Since my mint was in need of a trim, I decided to try the recipe today. The amount of mint called for is listed somewhat vaguely as "1 large bunch". Wasn't sure how much mint that really was, so I snipped what I thought was a decent amount. I might have actually cut a little more than what I needed since I was making a half recipe. But I'd rather have too much than too little.

Above, washed mint ready to use. A short while later, I had this:

The above bottle represents half of what the scaled-down recipe yielded, so I got a nice amount of mint simple syrup for very little effort. 

How little effort? Well, here's the recipe:

Mint Simple Syrup (from Brandpoint)

2 cups sugar
6 cups water
1 large bunch mint, roughly chopped

Combine the sugar and water in a medium-sized saucepan. Stir to moisten the sugar. Add in the mint leaves. 

Bring to a boil and boil for 10 minutes. Turn off the heat and let the syrup sit until it is cool. Strain the syrup to remove the mint. 

Store in the refrigerator until ready to use. 

Notes: as mentioned above, I made a half recipe. Somehow I didn't notice the "roughly chopped" notation for the mint, so after washing my mint very thoroughly, I tossed it into the saucepan, stems and all. (in my defense, my recipe copy, clipped from the newspaper, has "roughly chopped" on a separate line.)

Chopped mint leaves release more flavor than whole mint leaves would, but my simple syrup was still nicely minty - and of course even simpler since I had bypassed that time-consuming step. 

"perfect with lemonade or mojitos" the folks at Brandpoint proclaimed. I'm sure that's true, but I think Mint Simple Syrup would also be great added to iced tea - or a chocolate milk shake!


Sunday, August 24, 2014

Made It: A Bevy Of Blue Birds

Several years ago I purchased something called a "prosperity hen garland" at a local thrift store. The hens were made from pieces of colorful fabrics typical of northern India, where such garlands are made. It likely had originally come from a fair trade store. 

I didn't think that hanging the garland up would automatically bring us prosperity. I purchased it because I liked the lively variety of fabrics used and it was a very reasonable price as well.  Once home, I hung it where it would enliven our front porch. 

Over time those cheery fabrics have faded, to the point that the garland now looked like this:

Believe me, they look much more muted than they had when I first hung them up. Now, there was no Front Porch Police around, telling me that I had to remove them or face a penalty, but I didn't like how washed out they looked. So I decided to make another garland. 

I already had several decorative items on the porch with a good deal of blue on them (other handmade fabric hangings and pots) so decided to make a bevy of blue birds for my new garland. I showed off the fabrics I was going to use a few posts back. 

Finished the garland this morning and here's how it looks:

A couple of close-ups so you can see the variety of fabrics I used:

I recycled the bell that had hung from the bottom of the prosperity hen garland and tied it to the bottom of my blue bird garland. I strung the birds (16 in all) onto gold cord, using a variety of blue glass beads in between each bird. (there are also beads between each prosperity hen, but since those beads are flatter, they aren't visible).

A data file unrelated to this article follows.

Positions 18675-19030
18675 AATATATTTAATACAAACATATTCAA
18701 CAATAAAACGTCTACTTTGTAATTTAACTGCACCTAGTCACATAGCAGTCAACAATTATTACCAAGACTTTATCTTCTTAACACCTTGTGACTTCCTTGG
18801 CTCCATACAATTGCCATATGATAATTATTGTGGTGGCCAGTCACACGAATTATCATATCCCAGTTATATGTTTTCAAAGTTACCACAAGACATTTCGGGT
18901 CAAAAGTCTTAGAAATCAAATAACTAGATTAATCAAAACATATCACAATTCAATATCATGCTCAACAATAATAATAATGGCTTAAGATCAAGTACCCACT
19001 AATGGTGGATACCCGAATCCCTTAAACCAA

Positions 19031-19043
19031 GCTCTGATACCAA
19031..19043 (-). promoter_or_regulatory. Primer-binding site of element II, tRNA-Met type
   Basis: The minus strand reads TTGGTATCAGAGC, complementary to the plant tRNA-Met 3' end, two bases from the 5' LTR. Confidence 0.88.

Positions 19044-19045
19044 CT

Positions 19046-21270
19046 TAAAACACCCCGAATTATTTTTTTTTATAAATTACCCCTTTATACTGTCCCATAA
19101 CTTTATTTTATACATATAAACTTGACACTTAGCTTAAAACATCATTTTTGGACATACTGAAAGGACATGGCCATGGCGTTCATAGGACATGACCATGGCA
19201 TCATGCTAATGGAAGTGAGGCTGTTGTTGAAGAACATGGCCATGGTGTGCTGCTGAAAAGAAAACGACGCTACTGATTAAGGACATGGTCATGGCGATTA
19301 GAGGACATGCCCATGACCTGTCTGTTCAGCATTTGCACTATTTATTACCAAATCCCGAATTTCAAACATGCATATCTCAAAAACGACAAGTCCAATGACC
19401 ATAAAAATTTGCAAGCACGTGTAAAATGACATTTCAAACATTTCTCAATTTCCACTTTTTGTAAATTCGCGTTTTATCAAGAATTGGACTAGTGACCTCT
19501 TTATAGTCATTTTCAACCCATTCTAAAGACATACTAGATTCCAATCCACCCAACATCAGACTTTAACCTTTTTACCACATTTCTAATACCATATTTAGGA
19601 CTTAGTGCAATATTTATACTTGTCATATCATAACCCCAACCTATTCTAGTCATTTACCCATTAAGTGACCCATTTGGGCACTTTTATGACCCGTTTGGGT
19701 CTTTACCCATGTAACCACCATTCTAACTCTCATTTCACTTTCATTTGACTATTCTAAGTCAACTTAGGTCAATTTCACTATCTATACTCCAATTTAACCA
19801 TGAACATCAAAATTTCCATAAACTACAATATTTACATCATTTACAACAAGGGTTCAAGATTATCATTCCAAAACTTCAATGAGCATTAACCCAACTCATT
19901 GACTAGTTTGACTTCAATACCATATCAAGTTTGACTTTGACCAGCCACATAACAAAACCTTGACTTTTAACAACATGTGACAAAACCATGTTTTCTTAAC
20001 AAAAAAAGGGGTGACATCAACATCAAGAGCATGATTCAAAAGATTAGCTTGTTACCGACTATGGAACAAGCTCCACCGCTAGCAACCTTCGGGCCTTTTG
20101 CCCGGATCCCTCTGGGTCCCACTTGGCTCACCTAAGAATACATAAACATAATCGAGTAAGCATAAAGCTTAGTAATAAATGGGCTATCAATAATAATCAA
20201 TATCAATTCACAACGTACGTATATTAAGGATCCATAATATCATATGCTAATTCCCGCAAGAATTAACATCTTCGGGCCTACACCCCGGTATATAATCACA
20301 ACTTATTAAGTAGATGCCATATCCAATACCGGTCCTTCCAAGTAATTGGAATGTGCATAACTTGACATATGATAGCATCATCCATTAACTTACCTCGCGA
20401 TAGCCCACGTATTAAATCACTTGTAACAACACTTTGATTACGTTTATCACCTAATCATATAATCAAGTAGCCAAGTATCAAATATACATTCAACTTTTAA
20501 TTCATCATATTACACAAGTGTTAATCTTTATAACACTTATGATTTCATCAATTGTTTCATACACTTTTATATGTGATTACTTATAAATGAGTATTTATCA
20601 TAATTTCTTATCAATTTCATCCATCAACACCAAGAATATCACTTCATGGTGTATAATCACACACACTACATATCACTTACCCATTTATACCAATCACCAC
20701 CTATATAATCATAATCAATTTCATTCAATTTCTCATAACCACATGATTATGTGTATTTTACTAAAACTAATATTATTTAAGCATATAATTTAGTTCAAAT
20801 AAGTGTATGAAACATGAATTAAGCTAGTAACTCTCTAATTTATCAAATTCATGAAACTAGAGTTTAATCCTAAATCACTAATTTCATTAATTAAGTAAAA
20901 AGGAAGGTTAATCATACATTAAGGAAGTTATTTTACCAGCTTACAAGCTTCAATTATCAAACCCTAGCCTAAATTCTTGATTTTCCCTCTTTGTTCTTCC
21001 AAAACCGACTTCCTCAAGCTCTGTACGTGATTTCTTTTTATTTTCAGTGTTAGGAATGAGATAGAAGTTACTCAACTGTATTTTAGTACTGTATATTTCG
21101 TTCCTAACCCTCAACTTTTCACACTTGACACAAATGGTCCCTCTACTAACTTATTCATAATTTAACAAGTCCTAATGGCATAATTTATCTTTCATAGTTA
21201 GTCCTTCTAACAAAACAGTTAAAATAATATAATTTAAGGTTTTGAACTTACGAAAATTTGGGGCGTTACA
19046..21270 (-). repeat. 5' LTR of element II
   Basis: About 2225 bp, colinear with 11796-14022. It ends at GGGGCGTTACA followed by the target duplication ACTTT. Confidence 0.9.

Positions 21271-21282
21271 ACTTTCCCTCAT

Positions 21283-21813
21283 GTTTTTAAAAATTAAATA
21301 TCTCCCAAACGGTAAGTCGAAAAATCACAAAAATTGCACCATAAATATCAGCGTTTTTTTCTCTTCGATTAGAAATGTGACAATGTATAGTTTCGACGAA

Each bird is about 3 1/2" high and 4" long. The total length of the garland is about 40". I enlarged a pattern from a vintage magazine to make the birds. I added gold bead eyes after stitching them up.

I have to admit, this project took awhile. First, I went through my blue fabrics (I have a lot) to pick out a variety to use. The fabrics were sourced from thrift stores, estate sales, garage sales, and people decluttering their fabric stash. That was the fun part. 

More tedious were the tasks that followed: the cutting, sewing, turning and stuffing of those 16 smallish birds. I paced myself, doing a little each day for several days until the project was completed. 

I'm happy with the way it turned out, though, and I know it'll be several more years until these fabrics fade on me as well. Until then, I'll enjoy my bevy of blue birds!


Wednesday, August 20, 2014

This Old House

Hello! My husband and I bought our first house, which was in Stevens Point, WI, back in 1988. We were fortunate in that a local historian had already compiled a book about older houses in the area, with our house included. Thus, we already knew the date of the house - 1871 - and the names of the families who had lived in it. 

Subsequent moves resulted in us becoming owners of three more older houses. Never did learn when houses #2 and #3 had been built and who had lived in them. Guess we'd been spoiled by the work done by that historian in Wisconsin.

Our current house is in a local historic district, complete with its own neighborhood association. Several years ago, the association began a house plaque program, giving homeowners a chance to order signage that shows off the date their homes were constructed.

Finally got around to ordering our own plaque. First, of course, I had to find out when our house had been built. We had thought it was around 1906, but I wanted to be sure. Had to visit three institutions around town that keep local historical records before I got my answer. It was in the archives of the local museum that I learned that our house actually dates to 1895. 

At the same time, I learned the name of the first owner, and found three listings in the phone book with the same surname. I'll contact these folks to see if they are any relation. I'm hoping that if they are, they may have some older photos of the house that we could make copies of. The oldest photo of our house the museum archives has dated from the mid 1970's.